Mother Earth: Plants Rule the Land


Welcome to the eighth post in the series we’re calling Mother Earth


So far we’ve covered the big bang to the formation of Earth, volcanoes, the early atmosphere, water, ice, the beginnings of life on Earth, and some really interesting sea creatures.

Today we’ll be going a slightly different route. We’re going to forget animals for the most part and talk about another Kingdom that shaped the face of the Earth.

Early Plants

A very early plant fossil


Kingdom Plantae, or the plant kingdom, will be the focus of our article today. While animals usually get more attention, plants have had an arguably greater impact on the world in which we live. The first plants are closely linked to some of the creatures we discussed in earlier articles, in particular cyanobacteria and green algae. They share a very important characteristic with these early species, namely photosynthesis.

Plants evolved chloroplasts, the organelles that conduct photosynthesis in plants, from earlier symbiotic relationships between cyanobacteria and small single celled organisms. All members of the plant kingdom display photosynthesis. For those of you who have forgotten your childhood science lessons, photosynthesis is the process by which plants convert carbon dioxide, water, and the sun’s energy into chemical energy for the plant and an oxygen byproduct. They get glucose to power them, we get fresh air.

The earliest plants were tiny water based organisms. These were found during the Cambrian period, and were closely related to algae. Soon after the Cambrian period, however, plants started to creep up on to the land. Starting around 450 million years ago, the planet started going green.

The Plants Begin to Spread

A fern fossil

One of the major steps in plant evolution, one that allowed them to spread on land effectively, was the widespread occurrence of spores as a form of plant reproduction. These spores often had hard shells, which has enabled us to find them in the fossil record quite easily. Due to the nature of the plants at the time, plant species were restricted to waterlogged environments. Because they did not have any tissue that conducted water very well, they had to stay close to it to obtain the water they needed for photosynthesis. These spores could travel until they reached a suitably wet environment in which to grow, helping the plants spread all over their chosen environment.

More complex plant forms began to occur during the time known as the Silurian period. The Silurian period (circa 450 to 410 million years ago) also marked the first appearance of plants with vascular systems. These are essentially plant veins that carry around water, chemicals, minerals, et cetera within the plant. Shortly after this time period, we start seeing some familiar faces. The ferns made their appearance on the stage. During the late Devonian period, (385 to 359 million years ago) we started seeing plants that worked a lot like plants do today. We started getting larger plants, and we started seeing plants that had root systems and leaves for the first time.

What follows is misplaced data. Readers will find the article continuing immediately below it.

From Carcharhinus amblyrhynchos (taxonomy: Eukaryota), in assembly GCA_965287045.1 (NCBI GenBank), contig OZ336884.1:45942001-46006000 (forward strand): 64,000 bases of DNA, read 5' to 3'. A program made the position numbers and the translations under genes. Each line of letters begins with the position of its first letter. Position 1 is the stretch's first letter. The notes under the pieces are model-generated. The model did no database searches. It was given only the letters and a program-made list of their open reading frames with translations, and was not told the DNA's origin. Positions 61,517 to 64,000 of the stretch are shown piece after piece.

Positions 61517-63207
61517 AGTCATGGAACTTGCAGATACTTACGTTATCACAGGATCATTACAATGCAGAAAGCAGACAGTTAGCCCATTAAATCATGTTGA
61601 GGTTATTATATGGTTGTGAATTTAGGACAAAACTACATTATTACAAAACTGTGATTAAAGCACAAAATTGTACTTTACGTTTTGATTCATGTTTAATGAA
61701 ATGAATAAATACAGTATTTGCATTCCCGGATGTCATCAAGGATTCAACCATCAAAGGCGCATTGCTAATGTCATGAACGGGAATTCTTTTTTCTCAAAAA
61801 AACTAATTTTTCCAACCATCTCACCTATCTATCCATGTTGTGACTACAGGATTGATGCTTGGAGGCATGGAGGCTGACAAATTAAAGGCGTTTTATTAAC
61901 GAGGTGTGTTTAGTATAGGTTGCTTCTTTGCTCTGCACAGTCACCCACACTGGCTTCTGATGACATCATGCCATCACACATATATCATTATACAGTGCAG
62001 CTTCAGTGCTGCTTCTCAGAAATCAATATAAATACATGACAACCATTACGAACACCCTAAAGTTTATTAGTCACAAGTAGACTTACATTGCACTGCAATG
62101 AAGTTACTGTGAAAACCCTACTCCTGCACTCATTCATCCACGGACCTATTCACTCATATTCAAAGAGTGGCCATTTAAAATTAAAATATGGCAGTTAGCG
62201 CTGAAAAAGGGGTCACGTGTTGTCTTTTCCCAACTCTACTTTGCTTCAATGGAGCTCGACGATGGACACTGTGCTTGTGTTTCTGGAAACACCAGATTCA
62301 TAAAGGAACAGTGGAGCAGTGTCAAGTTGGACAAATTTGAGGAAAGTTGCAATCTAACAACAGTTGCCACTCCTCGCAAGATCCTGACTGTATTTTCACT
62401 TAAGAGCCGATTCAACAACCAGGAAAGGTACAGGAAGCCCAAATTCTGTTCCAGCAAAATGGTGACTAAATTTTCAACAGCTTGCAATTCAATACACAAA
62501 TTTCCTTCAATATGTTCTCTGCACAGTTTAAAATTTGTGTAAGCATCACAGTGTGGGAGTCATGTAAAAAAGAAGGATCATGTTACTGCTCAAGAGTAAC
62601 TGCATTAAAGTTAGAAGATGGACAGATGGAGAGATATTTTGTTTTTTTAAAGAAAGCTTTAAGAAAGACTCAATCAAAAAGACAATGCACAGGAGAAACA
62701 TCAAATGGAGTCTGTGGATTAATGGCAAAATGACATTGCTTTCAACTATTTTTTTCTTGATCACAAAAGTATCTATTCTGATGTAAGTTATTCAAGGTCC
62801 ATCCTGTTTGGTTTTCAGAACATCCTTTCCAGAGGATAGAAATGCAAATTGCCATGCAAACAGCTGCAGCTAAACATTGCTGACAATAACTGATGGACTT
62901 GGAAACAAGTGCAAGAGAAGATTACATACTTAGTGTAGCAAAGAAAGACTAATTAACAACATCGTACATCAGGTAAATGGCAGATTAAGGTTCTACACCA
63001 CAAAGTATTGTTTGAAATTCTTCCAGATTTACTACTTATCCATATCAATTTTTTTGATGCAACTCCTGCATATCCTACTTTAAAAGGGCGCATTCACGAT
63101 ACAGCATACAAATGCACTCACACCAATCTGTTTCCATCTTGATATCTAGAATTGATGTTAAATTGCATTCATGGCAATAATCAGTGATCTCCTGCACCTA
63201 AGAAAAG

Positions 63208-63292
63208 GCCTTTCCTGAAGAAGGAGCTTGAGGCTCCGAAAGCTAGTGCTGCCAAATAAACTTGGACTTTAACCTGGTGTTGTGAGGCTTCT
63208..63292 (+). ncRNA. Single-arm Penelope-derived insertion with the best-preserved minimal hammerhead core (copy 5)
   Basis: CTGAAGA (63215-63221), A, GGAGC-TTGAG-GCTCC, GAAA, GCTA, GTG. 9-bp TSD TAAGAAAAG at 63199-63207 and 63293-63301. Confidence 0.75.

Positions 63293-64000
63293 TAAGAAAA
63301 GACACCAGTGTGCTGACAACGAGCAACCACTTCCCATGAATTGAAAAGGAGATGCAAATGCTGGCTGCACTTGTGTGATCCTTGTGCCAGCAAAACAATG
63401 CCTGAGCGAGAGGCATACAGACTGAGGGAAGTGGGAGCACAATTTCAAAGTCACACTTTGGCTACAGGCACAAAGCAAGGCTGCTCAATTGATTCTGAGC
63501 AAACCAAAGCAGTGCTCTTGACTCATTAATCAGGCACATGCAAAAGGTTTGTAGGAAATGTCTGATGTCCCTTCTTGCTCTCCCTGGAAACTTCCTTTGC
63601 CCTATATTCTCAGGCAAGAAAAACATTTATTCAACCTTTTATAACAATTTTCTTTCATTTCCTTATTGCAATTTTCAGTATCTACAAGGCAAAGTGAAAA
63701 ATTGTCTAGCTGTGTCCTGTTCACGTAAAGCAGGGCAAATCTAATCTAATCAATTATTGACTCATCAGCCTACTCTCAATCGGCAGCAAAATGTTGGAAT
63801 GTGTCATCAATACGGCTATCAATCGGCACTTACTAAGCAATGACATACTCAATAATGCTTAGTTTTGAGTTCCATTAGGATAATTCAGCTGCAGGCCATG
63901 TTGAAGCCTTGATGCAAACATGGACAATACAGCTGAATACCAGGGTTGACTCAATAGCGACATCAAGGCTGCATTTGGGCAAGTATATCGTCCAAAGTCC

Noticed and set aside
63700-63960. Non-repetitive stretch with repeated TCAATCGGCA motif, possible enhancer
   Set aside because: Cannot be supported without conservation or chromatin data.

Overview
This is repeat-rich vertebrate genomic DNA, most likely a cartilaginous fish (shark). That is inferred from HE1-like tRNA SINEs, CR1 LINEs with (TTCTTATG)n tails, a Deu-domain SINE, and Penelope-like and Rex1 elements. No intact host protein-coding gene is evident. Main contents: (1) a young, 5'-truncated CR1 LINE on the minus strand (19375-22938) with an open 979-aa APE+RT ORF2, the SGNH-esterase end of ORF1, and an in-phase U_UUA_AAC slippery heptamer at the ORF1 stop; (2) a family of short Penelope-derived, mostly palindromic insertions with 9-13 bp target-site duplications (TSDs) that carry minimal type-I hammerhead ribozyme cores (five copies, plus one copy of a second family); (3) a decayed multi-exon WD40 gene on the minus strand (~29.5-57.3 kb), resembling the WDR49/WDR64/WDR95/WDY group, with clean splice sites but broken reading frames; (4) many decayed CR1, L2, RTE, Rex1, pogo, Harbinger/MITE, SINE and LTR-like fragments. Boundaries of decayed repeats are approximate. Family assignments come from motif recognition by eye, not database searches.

The Forests and the Grass

A conifer fossil

Some of the world’s most majestic and massive trees appeared after this. In the Permian period, conifers appeared and they thrived. The conifers are cone bearing seed plants, mostly trees. The conifer family includes pines, cedars, cypress, and the massive redwoods, among others.

Conifers became the most dominant plant family in the world during the Mesozoic era. This was also the era of the dinosaurs. While T-Rex was tearing up his meaty brethren, the conifer family spread until massive conifer forests covered most of the planet. The fern was also quite abundant during this period, as it grew well in the undergrowth of these forests.

By the end of the Mesozoic, we see some of the more popular plant species come to be. The angiosperms, or flowering plants, came into existence. By the end of the period, they were the predominant species, although not without a little help. The predominance of angiosperms is closely related to the evolution of certain insects, most notably the bee. The fates of the two organisms were closely linked, and they coevolved for some time.

About 35 million years ago, the first grasses began to evolve from these angiosperms, and we began to see landscape similar to today’s savannahs start to dominate the landscape. These grasses became very important to our own evolution. About 10,000 years ago, human beings figured out how to domesticate these grasses, resulting in the beginning of agriculture. From there, we begin to see the beginnings of civilization.
Join us next time on Mother Earth when we discuss how fish began to walk. The easiest way of keeping up with the rest of the series is probably by subscribing to our RSS feed… and if you do that we’ll also give you a free album! What a bargain.